Our last two days in Germany were spent in western Germany. From Rothenburg, we headed to Trier. Trier is near the birthplace of the Kleins and Werners from my grandmother’s side of the family. While we were in the area, Aunt Julie found some information that allowed her to trace our family history back even further than before the trip.
Porta Nigra is the most identifiable structure in Trier and is the most impressive Roman structure in Germany. After being used as part of a larger gate by the Romans, it was converted to a church and then a monastery. The structure is built of lighter sandstone but has darkened over time.
The small pink house in the first photo below is where Karl Marx lived for most of his childhood. Notice the floating door in the second photo. Before the age of banking, rich people hoarded their riches in their homes. As a result, they needed homes like this. This doorway was the only way in or out of the house. A staircase to the door could be pulled when necessary.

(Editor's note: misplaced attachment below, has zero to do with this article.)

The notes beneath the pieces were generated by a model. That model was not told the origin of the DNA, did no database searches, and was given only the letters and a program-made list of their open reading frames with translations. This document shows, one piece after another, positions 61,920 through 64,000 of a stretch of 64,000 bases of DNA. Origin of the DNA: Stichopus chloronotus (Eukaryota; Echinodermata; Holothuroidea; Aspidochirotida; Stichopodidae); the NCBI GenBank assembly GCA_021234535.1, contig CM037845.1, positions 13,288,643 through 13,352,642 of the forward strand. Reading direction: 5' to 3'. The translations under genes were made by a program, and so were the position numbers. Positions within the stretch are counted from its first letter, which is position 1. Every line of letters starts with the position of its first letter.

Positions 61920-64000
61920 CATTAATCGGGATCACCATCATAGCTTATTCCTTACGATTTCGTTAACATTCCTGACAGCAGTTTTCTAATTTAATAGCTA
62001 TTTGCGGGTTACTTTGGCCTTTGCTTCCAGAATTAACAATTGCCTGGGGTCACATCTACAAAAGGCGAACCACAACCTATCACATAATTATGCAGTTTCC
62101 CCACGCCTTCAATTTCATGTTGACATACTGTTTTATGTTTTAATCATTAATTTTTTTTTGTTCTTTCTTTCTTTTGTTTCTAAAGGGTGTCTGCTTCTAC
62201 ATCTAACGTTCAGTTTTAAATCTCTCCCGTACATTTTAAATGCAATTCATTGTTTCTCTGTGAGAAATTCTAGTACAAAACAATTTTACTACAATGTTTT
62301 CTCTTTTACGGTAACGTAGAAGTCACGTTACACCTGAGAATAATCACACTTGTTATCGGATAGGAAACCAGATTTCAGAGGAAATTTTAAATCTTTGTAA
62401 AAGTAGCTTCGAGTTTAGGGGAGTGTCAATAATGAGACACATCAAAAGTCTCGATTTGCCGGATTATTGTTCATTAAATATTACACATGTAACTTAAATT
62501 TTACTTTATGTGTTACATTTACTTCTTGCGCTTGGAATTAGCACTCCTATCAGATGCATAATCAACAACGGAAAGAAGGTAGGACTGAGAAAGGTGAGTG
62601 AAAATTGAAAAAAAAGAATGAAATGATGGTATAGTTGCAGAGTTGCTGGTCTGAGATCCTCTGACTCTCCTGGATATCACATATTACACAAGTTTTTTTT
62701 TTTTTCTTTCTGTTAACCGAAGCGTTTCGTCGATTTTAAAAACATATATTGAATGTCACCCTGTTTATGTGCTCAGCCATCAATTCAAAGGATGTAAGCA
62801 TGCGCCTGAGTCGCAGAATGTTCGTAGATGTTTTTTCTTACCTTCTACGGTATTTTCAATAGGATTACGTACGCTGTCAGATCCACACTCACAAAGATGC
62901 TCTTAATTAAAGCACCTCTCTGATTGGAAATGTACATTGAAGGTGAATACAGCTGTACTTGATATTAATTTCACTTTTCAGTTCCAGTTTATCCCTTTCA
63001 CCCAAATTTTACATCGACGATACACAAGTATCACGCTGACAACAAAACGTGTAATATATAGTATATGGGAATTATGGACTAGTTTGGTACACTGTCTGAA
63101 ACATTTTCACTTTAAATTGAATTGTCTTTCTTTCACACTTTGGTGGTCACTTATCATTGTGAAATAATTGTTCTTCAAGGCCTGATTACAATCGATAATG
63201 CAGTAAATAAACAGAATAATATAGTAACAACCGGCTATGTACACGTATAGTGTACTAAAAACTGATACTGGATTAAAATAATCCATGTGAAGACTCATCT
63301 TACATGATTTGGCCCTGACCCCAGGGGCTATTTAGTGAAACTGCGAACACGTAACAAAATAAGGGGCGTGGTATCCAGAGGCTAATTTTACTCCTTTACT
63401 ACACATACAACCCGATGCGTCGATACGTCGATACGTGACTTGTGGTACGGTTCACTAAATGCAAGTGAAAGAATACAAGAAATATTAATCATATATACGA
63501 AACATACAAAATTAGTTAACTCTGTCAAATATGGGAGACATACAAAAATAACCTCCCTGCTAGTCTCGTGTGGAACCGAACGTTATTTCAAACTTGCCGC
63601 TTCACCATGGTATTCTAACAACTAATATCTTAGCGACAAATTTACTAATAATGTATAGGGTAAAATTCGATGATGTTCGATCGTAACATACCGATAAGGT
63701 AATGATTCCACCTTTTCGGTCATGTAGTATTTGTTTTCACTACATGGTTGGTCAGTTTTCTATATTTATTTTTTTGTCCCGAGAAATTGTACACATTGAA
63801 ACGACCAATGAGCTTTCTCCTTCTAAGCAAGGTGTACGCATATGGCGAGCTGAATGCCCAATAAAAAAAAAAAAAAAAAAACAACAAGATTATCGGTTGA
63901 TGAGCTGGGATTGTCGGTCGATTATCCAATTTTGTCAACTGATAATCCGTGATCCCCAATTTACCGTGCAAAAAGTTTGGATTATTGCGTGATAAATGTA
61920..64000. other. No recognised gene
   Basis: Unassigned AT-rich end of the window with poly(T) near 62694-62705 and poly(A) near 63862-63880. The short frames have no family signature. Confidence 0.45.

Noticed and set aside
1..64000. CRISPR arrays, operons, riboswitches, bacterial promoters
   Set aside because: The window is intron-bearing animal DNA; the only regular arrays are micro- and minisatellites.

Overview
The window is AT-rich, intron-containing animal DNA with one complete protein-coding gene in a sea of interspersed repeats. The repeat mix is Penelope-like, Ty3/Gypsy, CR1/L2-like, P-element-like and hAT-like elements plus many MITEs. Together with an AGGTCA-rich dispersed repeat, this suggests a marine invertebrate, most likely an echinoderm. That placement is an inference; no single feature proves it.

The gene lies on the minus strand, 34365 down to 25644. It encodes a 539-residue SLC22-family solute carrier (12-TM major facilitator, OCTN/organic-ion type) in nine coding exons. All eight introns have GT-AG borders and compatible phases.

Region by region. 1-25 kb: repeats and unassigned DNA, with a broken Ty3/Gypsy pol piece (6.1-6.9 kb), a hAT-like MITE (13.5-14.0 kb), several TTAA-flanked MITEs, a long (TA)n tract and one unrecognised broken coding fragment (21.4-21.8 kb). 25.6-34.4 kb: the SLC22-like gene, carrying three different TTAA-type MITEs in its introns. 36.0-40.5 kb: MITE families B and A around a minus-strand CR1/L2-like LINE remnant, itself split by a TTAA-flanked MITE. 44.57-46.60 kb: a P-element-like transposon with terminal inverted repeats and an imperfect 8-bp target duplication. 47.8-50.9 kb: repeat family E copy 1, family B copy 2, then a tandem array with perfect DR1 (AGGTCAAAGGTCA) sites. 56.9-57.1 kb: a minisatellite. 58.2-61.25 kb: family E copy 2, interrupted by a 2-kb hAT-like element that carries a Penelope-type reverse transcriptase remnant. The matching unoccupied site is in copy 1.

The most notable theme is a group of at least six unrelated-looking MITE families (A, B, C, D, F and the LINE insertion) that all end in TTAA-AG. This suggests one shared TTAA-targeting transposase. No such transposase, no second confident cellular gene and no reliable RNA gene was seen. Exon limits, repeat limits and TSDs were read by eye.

The photo below is not at a bad angle – the church walls are really that sloped.
This kitten followed us around at a church. It was so curious and cute! The group photo was taken while at dinner in Trier. The food was delicious but that corner of the restaurant was so warm…I was melting in this picture.